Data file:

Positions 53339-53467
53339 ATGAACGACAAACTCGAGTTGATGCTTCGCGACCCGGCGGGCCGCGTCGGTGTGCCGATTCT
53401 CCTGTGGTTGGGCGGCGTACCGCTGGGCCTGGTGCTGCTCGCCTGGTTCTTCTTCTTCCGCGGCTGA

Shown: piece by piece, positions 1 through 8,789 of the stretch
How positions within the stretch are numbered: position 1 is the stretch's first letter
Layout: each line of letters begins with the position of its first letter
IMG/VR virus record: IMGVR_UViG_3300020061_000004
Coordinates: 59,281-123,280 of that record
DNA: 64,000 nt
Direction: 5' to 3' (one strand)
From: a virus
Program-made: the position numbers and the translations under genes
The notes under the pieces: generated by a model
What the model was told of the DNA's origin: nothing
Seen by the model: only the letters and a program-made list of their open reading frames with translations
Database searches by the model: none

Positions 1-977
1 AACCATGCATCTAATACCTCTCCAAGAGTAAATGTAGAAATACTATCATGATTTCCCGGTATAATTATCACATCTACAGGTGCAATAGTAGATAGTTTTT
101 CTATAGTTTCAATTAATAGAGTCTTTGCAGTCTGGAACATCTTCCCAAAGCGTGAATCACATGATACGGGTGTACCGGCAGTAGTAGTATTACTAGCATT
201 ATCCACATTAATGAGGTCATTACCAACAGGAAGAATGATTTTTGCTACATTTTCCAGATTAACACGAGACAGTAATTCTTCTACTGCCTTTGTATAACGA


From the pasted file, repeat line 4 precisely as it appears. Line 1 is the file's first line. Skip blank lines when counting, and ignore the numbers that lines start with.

Shown: piece by piece, positions 1 through 8,789 of the stretch